An evolutionary biologist dives into microscopic marine mysteries.
from STANFORD magazine
by Jill Patton
Tucked into the labyrinthine recesses of the American Museum of Natural History in New York, among 32 million specimens and cultural artifacts, is the slow loris. Rather, century-old specimens of the petite nocturnal primate from Southeast Asia, with whom Elora López-Nandam became quite acquainted.
After spending a summer extracting and decoding their DNA while an undergrad at Columbia, López-Nandam turned her attention to another sluggish creature, the sea cucumber, and the conservation implications of its genetic diversity in the coral reefs near Fiji. Along the way, she decided to devote her life to exploring big questions: how life on Earth has changed over the past 4 billion years, and what roles humans have played in those transformations.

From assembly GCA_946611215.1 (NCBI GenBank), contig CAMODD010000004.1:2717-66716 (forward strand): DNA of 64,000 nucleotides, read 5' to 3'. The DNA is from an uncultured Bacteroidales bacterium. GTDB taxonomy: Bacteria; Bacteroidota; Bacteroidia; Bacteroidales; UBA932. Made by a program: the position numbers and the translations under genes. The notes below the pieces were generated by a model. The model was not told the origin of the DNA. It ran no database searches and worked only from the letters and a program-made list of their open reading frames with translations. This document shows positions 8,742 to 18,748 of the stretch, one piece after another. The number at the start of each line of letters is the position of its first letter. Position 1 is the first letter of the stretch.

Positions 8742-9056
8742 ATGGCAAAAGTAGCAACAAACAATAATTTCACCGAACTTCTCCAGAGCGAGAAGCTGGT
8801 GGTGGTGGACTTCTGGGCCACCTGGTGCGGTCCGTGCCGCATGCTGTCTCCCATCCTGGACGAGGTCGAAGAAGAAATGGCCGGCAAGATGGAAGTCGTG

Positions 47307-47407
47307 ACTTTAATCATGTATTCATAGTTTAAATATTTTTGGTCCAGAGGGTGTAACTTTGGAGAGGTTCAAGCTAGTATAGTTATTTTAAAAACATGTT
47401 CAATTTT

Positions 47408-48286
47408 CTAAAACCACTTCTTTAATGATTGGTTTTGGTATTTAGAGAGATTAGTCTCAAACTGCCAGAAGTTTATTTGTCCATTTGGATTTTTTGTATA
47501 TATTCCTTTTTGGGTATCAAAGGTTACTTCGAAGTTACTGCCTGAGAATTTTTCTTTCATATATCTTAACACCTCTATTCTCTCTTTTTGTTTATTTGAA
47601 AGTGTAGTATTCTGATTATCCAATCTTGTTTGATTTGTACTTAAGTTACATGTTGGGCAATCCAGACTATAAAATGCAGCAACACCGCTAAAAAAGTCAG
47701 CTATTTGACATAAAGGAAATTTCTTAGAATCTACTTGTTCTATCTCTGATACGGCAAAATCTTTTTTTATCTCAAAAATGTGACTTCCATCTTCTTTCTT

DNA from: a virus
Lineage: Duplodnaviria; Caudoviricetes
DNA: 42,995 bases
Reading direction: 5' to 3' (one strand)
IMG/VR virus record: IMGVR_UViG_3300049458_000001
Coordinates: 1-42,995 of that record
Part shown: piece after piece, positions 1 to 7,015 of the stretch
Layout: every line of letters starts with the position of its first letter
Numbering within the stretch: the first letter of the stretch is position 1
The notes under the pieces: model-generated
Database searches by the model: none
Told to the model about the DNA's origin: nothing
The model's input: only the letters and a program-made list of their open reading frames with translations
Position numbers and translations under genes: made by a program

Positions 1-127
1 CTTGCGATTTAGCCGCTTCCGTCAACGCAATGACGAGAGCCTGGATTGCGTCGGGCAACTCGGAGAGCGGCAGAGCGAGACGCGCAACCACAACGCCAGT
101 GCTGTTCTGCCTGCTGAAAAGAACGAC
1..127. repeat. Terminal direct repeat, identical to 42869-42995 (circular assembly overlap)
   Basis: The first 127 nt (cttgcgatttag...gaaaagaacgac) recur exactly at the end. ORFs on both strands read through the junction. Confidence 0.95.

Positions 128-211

Now a PhD candidate at Stanford in the lab of evolutionary biologist Stephen Palumbi, López-Nandam has spent the past six years in the Marshall Islands, American Samoa and Palau, and at Hopkins Marine Station in Monterey, Calif., analyzing the genetics of coral to determine how they have adapted to major stressors such as mass bleaching events and nuclear bombing. “We have such a poor understanding of basic coral cell biology,” López-Nandam says. “What I’m trying to do is ask really fundamental questions about how these animals grow and how they’re actually operating on the cellular level, in order to piece together why they’re dying now.”